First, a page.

After three years in the Air Force spent coloring forms with yellow & purple markers at the Army and Air Force Hometown News Service in San Antonio, I begged to get out so I could get a real AF base-newspaper job -- & in June of 1986 I was sent to Francis E. Warren Air Force Base in Cheyenne, Wyoming -- at that time the biggest missile base in the world.
I was thrilled to be at a base where there was actually Something Happening. But as with several of my AF assignments, I couldn't really Talk about what was going on. Though the base controlled 200 ICBMs spread out over a 12,600-square-mile area covering southeastern Wyoming, northeastern Colorado & western Nebraska, we could neither confirm nor deny the presence of nuclear weapons in any particular location.
But everybody assumed those weren't just chewing-gum-warhead missiles sitting out there under the rolling hills of the Great Plains.
It took me awhile to find my footing. But soon I was writing & shooting photos for base-newspaper stories about security police patrolling isolated missile sites in the dead of winter as the gusty winds blew -60 degree wind-chill temps at them. We on the base newspaper (usually two staffers, rarely three) tried our best to write "mission feature" stories showing how each job on the base contributed to supporting the mission -- but it wasn't easy. There was so much we weren't allowed to talk about....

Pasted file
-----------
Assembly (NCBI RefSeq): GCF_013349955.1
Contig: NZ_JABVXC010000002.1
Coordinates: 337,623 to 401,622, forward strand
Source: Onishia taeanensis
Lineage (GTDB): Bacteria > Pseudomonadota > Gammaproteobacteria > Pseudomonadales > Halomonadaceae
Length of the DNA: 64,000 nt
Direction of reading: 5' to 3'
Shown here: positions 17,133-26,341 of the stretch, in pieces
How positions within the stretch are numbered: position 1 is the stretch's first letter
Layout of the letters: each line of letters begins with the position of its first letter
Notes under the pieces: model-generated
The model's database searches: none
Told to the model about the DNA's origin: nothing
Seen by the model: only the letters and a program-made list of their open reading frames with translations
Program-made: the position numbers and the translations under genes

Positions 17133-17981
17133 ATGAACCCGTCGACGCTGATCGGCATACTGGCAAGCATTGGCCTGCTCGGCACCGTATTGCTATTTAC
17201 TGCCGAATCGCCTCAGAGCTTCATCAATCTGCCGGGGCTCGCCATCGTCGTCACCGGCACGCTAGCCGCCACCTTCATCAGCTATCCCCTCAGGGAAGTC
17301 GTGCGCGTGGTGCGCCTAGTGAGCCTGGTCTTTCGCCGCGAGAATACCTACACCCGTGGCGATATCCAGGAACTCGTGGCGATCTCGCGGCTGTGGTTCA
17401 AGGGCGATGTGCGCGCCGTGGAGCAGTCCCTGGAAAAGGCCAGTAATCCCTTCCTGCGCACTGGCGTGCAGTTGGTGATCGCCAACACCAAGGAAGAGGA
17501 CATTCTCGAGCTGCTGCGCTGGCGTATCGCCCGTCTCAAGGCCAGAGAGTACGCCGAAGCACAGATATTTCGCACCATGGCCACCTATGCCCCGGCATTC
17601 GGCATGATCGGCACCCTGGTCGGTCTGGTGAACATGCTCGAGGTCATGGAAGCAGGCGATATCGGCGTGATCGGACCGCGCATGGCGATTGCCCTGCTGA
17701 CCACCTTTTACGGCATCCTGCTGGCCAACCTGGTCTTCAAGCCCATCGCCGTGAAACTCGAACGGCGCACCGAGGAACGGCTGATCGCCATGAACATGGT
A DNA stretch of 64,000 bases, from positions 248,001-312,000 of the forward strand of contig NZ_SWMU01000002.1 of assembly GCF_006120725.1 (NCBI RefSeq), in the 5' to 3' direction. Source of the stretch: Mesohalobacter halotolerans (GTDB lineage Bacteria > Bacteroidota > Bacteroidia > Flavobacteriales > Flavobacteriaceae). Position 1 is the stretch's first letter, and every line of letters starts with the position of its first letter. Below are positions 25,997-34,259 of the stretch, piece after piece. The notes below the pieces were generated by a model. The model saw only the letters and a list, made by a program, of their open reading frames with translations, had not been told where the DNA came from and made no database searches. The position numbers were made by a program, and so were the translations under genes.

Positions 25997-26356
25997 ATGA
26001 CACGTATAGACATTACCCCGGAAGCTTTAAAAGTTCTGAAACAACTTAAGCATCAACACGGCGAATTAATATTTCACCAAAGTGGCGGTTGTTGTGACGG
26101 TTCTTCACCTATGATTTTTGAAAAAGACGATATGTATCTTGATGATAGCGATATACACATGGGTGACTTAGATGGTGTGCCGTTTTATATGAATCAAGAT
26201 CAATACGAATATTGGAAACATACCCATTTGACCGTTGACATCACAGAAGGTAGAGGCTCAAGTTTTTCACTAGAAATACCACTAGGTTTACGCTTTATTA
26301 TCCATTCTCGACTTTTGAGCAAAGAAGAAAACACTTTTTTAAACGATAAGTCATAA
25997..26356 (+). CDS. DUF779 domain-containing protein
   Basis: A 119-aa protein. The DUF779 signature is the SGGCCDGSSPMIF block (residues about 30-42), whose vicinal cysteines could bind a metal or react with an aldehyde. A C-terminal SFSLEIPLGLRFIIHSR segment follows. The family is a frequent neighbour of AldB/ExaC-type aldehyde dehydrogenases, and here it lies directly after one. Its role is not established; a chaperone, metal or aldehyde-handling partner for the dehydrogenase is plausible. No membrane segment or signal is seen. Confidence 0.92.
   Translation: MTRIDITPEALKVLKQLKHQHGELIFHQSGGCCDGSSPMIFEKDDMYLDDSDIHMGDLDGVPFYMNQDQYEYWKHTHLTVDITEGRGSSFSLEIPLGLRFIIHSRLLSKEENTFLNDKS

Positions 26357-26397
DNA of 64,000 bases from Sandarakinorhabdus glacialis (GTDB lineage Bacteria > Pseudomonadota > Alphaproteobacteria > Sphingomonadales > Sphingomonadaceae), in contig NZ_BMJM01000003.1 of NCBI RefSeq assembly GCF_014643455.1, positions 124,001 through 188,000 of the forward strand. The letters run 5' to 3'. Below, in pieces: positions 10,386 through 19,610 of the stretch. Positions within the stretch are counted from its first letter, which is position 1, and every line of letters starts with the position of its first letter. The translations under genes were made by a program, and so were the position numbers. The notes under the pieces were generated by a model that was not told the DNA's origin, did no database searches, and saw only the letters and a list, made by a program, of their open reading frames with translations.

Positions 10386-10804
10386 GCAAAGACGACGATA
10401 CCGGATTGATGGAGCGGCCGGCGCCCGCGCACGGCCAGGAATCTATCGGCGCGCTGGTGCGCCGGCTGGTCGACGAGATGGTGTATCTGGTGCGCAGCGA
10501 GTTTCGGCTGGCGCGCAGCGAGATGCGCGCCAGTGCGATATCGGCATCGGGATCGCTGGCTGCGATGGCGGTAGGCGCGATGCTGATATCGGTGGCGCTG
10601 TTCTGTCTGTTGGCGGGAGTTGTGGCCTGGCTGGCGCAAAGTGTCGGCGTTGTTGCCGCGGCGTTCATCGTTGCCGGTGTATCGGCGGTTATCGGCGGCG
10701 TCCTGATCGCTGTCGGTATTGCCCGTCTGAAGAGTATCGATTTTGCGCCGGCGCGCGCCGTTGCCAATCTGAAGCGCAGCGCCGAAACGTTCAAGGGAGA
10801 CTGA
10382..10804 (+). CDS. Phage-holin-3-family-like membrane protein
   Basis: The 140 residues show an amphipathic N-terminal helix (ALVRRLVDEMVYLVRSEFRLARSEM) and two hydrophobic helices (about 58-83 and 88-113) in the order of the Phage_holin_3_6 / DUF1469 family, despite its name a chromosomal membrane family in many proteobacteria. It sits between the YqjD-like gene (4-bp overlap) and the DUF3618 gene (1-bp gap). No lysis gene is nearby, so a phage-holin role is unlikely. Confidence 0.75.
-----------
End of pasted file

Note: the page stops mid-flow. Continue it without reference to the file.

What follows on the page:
I finally got the chance to interview & hang-out with a missile launch crew while they were on-duty -- but it took a couple years of work & begging to do it, & I was only allowed to proceed after a reporter from the OMAHA WORLD-HERALD newspaper beat me to it. I tried to do a John McPhee/NEW YORKER-style atmosphere-piece on the crew & their surroundings....
...& naturally, after all that work & all that begging, I couldn't take all that I'd learned & turn it into a story of a reasonable size for a base newspaper. I was always too ambitious for my own good, back then. The story never got printed -- it was too freaking LONG, there was too much neat atmosphere & too many great quotes I wanted to cram in.
Months went by ... & finally I was told it would be better if I just gave up. I still have my 35 pages of notes. Not the last time I cracked under pressure....
One story I was proud of was when I got to be on the site when the last of the support crews "switched-on" the tenth Peacekeeper/MX missile, to reach what the AF called "initial operational capability" at the end of 1986. That story DID get printed, & helped win me an award. & eventually 50 of the 10-warhead Peacekeepers were deployed across the Wyoming plains.
But usually we on the base newspaper didn't get quite so up-close & personal with The Mission. We wrote about stuff that grabbed our attention -- folks from the base doing good & interesting volunteer work in the local community, interesting personalities, big base events, retirements, etc. I started reviewing strange music, movies & books.